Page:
An increasingly common complaint of shippers lately has been availability and pricing for export containers. Many lanes, in particular those to the Far East, have risen dramatically by as much as 300 percent over the past three years, and finding sufficient empty containers is also problematic. Recent quotes for TEU (twenty-foot equivalent unit) containers have been upward of $15,000.
As freight becomes increasingly expensive, its share of the total delivered cost rises and becomes a more dominant factor in making purchasing decisions. A good case study would be exports of dairy products from the U.S to China and other Far East countries. These exports had been growing over the past several decades as demand increased.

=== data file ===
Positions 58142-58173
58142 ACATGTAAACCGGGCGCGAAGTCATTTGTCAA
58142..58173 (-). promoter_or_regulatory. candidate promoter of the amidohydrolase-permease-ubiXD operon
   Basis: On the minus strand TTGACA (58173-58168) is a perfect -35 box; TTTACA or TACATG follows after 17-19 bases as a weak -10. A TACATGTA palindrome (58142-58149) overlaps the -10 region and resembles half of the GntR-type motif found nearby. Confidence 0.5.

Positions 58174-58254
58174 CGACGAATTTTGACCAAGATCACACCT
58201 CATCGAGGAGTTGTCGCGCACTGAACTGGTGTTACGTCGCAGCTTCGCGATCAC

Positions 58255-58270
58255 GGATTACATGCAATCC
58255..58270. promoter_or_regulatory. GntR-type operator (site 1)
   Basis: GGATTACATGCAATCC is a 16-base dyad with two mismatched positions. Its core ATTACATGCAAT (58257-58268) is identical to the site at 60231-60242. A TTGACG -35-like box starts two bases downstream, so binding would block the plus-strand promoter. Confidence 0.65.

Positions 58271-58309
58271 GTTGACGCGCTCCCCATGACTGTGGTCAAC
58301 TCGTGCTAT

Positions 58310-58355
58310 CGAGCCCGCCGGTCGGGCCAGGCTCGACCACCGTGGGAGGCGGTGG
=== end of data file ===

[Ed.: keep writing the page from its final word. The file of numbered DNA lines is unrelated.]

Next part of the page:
However, the U.S. has always competed for these markets with other sophisticated global dairy exporters such as Western Europe and Oceania (Australia and New Zealand). As containerized freight rates rise, there is a natural advantage that shippers closer to Southeast Asia enjoy. New Zealand, for example, benefits from shorter shipping supply chains and cheaper costs, which should help them drive a strategic pricing advantage over U.S. exporters.
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